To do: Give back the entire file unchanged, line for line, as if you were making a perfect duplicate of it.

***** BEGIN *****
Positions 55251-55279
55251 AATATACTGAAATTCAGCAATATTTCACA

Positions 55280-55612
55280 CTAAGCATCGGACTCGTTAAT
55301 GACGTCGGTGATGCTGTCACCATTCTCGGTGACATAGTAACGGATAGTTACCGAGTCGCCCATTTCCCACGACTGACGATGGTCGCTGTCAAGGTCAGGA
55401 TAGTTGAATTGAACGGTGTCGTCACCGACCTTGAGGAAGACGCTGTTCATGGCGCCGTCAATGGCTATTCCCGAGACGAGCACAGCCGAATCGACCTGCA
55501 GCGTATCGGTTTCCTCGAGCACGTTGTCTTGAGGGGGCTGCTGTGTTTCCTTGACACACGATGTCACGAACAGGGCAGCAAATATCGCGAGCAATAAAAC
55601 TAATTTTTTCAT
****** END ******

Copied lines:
Positions 55251-55279
55251 AATATACTGAAATTCAGCAATATTTCACA

Positions 55280-55612
55280 CTAAGCATCGGACTCGTTAAT
55301 GACGTCGGTGATGCTGTCACCATTCTCGGTGACATAGTAACGGATAGTTACCGAGTCGCCCATTTCCCACGACTGACGATGGTCGCTGTCAAGGTCAGGA
55401 TAGTTGAATTGAACGGTGTCGTCACCGACCTTGAGGAAGACGCTGTTCATGGCGCCGTCAATGGCTATTCCCGAGACGAGCACAGCCGAATCGACCTGCA
55501 GCGTATCGGTTTCCTCGAGCACGTTGTCTTGAGGGGGCTGCTGTGTTTCCTTGACACACGATGTCACGAACAGGGCAGCAAATATCGCGAGCAATAAAAC
55601 TAATTTTTTCAT